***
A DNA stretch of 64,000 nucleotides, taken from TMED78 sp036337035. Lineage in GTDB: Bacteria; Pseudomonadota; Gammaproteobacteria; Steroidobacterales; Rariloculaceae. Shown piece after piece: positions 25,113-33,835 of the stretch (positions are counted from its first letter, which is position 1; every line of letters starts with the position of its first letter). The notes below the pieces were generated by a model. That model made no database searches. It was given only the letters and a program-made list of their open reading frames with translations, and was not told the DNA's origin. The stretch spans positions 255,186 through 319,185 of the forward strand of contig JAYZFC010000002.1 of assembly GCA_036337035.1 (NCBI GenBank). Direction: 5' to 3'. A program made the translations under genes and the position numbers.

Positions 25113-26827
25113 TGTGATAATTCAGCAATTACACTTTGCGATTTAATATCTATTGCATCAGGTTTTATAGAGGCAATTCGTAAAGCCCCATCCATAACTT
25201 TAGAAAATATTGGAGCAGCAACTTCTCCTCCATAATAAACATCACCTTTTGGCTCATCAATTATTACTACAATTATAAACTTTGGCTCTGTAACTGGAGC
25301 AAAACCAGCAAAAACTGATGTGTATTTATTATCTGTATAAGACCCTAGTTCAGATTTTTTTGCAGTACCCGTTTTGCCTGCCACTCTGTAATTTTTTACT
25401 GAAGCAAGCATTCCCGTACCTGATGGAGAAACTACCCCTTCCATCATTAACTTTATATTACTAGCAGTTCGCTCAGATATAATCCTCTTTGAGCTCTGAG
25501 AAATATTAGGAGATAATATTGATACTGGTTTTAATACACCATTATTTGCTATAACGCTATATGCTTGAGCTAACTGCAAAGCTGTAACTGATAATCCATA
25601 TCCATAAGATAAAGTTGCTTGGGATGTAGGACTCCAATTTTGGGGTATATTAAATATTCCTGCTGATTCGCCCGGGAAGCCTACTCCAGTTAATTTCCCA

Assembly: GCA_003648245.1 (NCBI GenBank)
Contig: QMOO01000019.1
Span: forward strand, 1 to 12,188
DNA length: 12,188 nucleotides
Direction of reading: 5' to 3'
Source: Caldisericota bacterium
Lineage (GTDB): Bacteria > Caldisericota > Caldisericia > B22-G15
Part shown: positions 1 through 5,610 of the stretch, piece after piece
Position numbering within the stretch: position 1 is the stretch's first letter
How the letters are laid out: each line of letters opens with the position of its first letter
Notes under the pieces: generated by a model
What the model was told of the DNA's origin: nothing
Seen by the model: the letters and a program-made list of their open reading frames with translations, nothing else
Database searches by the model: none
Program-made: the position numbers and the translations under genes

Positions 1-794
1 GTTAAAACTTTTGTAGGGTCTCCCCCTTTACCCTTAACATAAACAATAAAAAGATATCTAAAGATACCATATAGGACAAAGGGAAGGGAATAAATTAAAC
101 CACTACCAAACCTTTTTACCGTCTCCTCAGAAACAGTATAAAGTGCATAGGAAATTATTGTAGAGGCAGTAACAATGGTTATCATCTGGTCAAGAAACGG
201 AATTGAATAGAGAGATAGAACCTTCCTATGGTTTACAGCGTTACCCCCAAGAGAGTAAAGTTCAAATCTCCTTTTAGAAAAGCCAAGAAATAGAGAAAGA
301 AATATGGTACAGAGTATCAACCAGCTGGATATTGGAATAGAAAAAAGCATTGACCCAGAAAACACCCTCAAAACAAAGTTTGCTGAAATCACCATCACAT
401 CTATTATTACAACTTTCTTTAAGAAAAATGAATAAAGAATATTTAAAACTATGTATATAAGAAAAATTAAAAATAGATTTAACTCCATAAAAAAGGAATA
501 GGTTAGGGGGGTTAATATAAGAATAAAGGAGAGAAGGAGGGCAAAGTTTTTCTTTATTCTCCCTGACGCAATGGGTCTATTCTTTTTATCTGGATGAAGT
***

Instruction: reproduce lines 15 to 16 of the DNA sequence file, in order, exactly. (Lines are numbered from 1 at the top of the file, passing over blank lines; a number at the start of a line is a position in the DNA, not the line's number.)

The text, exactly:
Lineage (GTDB): Bacteria > Caldisericota > Caldisericia > B22-G15
Part shown: positions 1 through 5,610 of the stretch, piece after piece